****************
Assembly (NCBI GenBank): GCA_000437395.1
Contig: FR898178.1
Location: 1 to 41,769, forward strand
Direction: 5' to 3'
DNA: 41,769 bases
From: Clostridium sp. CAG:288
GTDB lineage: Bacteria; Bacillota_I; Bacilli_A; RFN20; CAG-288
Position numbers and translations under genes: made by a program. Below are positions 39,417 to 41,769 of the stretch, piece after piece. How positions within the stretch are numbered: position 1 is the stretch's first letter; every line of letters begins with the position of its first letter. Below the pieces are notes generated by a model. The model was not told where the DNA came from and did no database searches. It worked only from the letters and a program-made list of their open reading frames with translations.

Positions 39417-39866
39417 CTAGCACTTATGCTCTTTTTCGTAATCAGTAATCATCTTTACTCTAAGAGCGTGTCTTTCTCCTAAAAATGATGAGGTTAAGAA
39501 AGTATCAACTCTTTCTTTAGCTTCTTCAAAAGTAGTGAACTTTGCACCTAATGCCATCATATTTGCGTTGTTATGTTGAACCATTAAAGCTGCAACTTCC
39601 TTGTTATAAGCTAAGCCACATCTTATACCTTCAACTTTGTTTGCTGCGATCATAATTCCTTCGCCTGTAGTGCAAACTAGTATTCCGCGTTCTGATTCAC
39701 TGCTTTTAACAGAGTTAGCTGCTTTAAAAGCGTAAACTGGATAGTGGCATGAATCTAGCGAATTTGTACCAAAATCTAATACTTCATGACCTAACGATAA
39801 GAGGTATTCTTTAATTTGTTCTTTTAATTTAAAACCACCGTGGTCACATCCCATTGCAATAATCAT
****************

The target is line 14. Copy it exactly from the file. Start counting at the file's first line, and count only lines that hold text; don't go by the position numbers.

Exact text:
39801 GAGGTATTCTTTAATTTGTTCTTTTAATTTAAAACCACCGTGGTCACATCCCATTGCAATAATCAT